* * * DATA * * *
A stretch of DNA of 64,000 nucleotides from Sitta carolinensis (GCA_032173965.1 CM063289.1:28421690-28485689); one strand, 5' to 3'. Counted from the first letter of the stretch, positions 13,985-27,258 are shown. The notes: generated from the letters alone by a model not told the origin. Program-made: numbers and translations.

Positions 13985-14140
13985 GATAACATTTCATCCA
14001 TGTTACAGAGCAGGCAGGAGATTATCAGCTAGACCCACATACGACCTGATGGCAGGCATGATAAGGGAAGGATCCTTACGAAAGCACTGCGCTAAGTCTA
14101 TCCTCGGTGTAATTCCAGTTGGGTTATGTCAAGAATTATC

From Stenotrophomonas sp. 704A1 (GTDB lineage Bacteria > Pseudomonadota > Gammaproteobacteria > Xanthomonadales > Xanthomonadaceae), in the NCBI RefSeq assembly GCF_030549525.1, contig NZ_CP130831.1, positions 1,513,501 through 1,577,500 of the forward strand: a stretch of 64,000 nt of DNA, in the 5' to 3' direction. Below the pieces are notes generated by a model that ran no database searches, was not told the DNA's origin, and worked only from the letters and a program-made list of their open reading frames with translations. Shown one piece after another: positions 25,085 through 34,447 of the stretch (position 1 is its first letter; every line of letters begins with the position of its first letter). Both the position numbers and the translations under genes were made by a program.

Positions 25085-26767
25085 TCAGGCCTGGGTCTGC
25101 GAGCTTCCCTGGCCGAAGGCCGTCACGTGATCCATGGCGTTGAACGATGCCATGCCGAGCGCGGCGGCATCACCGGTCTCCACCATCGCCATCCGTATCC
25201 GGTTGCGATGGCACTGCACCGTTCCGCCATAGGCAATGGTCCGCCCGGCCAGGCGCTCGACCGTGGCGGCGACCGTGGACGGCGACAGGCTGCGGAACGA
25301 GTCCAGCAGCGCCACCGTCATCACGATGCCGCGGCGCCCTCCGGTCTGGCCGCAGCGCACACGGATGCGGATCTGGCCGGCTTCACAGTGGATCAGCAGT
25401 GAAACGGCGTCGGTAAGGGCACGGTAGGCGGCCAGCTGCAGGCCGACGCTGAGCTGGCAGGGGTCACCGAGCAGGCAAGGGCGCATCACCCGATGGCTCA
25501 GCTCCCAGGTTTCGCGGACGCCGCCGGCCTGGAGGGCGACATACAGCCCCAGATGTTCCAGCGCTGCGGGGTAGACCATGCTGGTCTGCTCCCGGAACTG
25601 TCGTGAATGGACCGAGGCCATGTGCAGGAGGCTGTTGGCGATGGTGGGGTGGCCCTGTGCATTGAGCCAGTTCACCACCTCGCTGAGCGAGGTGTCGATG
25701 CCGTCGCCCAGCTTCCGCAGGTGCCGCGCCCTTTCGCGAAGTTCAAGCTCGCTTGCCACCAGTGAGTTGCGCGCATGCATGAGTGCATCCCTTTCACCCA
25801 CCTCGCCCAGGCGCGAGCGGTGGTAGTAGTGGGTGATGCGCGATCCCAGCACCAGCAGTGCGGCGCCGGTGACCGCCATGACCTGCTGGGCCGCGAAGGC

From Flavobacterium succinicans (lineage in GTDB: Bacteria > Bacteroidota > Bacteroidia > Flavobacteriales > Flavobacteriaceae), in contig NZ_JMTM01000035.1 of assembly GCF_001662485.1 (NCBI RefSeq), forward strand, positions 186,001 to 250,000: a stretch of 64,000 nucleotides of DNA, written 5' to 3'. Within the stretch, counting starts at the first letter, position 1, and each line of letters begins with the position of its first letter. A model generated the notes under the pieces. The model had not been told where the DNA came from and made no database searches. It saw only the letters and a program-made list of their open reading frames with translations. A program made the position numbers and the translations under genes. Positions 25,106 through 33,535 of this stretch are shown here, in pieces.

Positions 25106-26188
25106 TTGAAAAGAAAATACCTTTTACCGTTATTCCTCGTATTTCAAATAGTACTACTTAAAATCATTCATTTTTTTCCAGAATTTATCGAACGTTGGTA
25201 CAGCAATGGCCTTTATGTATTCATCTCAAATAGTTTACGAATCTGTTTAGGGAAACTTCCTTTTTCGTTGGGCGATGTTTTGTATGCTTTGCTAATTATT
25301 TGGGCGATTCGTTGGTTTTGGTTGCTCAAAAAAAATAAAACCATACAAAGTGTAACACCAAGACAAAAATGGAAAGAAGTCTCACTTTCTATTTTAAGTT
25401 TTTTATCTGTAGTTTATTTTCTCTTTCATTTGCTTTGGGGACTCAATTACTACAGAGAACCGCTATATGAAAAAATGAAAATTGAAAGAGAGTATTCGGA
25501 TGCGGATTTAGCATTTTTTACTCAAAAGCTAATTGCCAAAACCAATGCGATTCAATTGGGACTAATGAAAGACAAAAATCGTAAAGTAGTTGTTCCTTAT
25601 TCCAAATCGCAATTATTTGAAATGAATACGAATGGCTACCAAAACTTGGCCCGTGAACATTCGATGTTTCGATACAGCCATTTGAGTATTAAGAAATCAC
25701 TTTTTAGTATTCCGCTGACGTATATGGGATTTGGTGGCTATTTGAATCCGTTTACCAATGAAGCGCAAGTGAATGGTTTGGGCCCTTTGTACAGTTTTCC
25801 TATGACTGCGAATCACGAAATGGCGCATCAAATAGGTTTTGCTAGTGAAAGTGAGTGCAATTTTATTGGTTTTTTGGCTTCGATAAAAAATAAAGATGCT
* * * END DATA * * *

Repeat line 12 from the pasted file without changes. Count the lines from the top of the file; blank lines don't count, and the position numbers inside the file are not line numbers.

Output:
25401 GAAACGGCGTCGGTAAGGGCACGGTAGGCGGCCAGCTGCAGGCCGACGCTGAGCTGGCAGGGGTCACCGAGCAGGCAAGGGCGCATCACCCGATGGCTCA